Spartans and baseball standouts Boden Strafelda '22 and Judah Thomas '22 are the focus of a sports profile in the May 12 issue of the Highland Villager for their exceptional contributions to the 2021 varsity baseball team. The piece, entitled "Pair Provide Powerful Combo for SPA Baseball," calls Strafelda (pictured right, photo by Brad Stouffer) and Thomas "a one-two punch at the plate, in the field, and on the mound" for the Spartan baseball team. Read the full article below.
The Spartans are having one of their best seasons in years, with a 9-6 record midway through the season and a four-game win streak as of May 12. The streak includes a no-hitter pitched by Levi Mellin '21 in the team's 13-0 victory over Trinity on May 11, and a nailbiter 5-4 win over IMAC rival Blake on May 12. As of May 13, Strafelda was tenth in the state for hitting with a .545 batting average, and Thomas was tied for seventh in the state for his pitching, with four wins so far this season. The Spartans are currently #2 in Section 4AA and are closing in on #1 Concordia Academy, according to Head Coach Rob Thompson.
From the May 12 issue of the Highland Villager; reprinted with permission.
Pair provide powerful combo for SPA baseball
by Bill Wagner
Boden Strafelda and Judah Thomas are a one-two punch at the plate, in the field and on the mound for the Saint Paul Academy baseball team. The two juniors also share another quality to go with their prowess on the diamond: humility.
"There's no ego with either one of them," said SPA coach Rob Thompson.
In looking at their numbers, it's easy to measure just how good Strafelda and Thomas are. As of May 5, Strafelda had a team-high .564 batting average with 14 RBI and 13 stolen bases. He was also leading the state in hits with 22. Thomas was batting .378 with 14 hits, seven J.3.BI and nine stolen bases.
Thomas plays center field or shortstop, while Strafelda plays shortstop or third when they're not pitching. On the mound, Thomas had a 1.00 ERA and 23 strikeouts in 28 innings pitched, while Strafelda had posted a 3.32 ERA with 21 strikeouts in 12 1/2 innings.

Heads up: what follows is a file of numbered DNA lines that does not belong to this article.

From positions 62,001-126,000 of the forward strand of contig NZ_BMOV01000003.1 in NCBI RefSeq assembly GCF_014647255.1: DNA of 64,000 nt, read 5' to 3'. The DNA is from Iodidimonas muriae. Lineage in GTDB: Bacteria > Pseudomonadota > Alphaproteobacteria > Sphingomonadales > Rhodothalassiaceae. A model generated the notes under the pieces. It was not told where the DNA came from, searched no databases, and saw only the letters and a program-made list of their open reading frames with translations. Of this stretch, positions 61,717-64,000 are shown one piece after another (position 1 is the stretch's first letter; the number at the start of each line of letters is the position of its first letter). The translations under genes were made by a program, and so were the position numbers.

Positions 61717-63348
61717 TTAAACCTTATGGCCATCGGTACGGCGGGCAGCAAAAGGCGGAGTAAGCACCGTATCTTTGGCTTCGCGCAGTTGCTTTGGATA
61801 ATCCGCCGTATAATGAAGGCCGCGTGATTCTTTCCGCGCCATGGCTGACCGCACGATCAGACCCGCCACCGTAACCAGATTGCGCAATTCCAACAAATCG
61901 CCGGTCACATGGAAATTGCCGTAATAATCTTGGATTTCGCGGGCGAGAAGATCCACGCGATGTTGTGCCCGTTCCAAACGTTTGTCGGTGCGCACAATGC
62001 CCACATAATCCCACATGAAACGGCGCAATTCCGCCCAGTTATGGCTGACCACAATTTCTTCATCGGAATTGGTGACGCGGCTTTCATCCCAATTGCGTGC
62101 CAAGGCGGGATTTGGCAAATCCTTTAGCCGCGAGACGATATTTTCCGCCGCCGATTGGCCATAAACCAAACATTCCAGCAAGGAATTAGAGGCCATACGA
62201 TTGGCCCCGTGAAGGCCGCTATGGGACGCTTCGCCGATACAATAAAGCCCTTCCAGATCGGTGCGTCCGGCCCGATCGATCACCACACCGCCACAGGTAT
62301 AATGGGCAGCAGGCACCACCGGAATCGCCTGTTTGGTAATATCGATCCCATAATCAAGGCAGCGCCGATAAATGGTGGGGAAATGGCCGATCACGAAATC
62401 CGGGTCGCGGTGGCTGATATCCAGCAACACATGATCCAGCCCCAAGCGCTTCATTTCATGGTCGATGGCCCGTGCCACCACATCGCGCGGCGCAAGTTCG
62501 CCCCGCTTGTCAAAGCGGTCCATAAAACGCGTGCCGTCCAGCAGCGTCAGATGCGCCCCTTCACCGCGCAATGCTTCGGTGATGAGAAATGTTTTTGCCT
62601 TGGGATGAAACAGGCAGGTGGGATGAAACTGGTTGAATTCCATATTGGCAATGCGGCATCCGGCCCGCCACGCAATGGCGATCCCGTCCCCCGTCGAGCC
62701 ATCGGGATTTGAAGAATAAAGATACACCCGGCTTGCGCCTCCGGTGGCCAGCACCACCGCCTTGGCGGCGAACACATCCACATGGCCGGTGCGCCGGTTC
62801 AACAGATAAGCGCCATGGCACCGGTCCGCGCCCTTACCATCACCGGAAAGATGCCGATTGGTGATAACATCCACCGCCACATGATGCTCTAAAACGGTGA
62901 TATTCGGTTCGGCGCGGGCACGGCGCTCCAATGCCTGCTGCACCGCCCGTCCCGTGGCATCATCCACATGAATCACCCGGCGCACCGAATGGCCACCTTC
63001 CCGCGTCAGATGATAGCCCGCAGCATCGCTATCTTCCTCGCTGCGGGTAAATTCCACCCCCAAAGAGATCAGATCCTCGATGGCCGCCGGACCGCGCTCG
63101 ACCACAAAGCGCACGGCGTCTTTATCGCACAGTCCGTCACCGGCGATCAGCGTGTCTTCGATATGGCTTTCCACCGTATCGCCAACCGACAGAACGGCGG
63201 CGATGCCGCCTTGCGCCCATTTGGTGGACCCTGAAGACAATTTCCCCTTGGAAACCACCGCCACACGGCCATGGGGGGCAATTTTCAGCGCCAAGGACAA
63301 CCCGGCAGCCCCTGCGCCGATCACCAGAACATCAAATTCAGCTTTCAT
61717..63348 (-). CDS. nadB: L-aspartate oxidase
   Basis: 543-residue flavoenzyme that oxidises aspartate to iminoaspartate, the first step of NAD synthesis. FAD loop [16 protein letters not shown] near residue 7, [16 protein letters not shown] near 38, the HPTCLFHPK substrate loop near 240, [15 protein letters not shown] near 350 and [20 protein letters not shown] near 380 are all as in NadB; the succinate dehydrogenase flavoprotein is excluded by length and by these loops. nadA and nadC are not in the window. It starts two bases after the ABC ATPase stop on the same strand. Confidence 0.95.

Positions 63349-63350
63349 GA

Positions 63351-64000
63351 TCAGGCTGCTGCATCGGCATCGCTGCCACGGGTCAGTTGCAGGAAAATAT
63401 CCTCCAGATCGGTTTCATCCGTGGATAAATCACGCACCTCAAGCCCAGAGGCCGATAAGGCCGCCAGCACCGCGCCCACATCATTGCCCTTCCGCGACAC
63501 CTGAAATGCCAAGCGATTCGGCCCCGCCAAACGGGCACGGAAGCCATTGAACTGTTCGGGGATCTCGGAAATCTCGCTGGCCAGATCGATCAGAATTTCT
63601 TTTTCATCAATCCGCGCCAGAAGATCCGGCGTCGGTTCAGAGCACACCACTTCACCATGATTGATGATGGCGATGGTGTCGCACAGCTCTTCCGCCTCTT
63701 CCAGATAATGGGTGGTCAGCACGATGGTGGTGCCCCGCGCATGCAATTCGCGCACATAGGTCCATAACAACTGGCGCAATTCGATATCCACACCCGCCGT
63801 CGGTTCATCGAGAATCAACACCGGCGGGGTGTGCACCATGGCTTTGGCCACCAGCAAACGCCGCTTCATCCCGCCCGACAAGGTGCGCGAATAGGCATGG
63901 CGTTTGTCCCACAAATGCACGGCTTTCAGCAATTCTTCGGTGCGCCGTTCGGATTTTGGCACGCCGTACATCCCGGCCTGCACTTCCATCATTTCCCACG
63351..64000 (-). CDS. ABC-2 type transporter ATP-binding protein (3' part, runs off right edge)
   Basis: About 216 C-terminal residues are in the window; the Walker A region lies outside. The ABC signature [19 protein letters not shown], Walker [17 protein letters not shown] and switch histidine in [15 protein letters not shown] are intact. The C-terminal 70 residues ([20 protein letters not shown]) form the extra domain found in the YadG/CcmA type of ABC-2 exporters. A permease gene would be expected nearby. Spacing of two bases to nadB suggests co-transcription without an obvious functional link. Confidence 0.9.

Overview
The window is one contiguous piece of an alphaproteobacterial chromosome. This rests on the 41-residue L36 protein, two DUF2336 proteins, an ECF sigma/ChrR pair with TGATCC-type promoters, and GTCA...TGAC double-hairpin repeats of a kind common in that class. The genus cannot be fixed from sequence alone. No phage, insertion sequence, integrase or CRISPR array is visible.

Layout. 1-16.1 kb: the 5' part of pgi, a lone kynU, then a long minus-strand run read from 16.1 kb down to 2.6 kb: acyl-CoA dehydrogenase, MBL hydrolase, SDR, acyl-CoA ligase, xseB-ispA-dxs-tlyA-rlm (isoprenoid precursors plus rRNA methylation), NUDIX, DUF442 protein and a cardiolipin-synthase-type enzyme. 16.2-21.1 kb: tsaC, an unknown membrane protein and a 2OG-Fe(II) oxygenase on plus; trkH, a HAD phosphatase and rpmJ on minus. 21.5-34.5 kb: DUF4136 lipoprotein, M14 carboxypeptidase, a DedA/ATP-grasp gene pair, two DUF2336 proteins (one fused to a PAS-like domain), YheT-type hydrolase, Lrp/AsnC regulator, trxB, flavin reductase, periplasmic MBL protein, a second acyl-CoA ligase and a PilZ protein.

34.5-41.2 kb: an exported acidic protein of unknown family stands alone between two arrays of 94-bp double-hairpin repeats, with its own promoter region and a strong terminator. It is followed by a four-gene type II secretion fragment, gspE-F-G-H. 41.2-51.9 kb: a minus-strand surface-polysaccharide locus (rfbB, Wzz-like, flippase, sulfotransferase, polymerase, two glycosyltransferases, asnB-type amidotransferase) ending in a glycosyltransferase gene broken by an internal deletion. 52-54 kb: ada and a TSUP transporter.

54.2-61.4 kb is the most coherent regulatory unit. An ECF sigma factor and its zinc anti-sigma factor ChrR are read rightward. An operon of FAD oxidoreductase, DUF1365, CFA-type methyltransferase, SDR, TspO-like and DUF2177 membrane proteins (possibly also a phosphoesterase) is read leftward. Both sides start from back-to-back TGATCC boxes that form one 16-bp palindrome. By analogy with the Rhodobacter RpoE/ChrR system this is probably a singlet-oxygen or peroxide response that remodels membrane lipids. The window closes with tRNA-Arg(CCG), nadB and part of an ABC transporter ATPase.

According to Thompson, shortstop is probably Strafelda's best position. "He's a pure hitter with a good eye," he added. "And he throws in the 80s with a good curve and changeup. He's probably our ace pitcher right now."
Thompson referred to Thomas as possibly the best overall athlete he's ever coached. "His freshman year, he was fourth in Minnesota in steals," he said. "And he's a three-sport athlete." (Thomas also plays hockey and football).
Strafelda, a longtime Mendota Heights resident who recently moved to Sunfish Lake, is a product of the Minnesota Blizzard, one of the top club baseball programs in the state. He played travel ball under the tutelage of his father and coach until he was 15. "I learned a lot of different ways to play baseball," he said.
Strafelda said he gets just as big a charge by taking a hit away from somebody as getting one himself. "A grand-slam is always nice," he said, "but I love playing in the field."
Thomas is a Macalester-Groveland resident who played on Highland Ball traveling teams. Thompson described Thomas as a "five-tool player"-one who can hit, hit for power, run, throw and field. However, Thomas still thinks he has room for improvement. "I'd like to improve my hitting for power," he said.
Thomas likes playing shortstop and pitching, and he can go get a ball like few others. "I like tracking a ball down in center field," he said. "I like having the whole outfield to work with, but you feel more a part of the action in the infield."
Both Thomas and Strafelda could have a future in college baseball, but they acknowledged there is ample time to think about that in the future. For now, they just want to have a successful junior year with the Spartans, who as of May 5 were 6-6 overall and 4-5 in the Independent Metro Athletic Conference.
Both Thomas and Strafelda said they enjoy playing for Thompson, a coach with solid baseball connections and an astute judge of talent. "Coach gave me a chance to play on his team when I was an a eighth-grader," Strafelda said.
It was music to Thomas' ears when he heard that Thompson referred to him as a five-tool player. "I'm happy to hear that coach said that," he said. "I like to think that I'd be that type of player."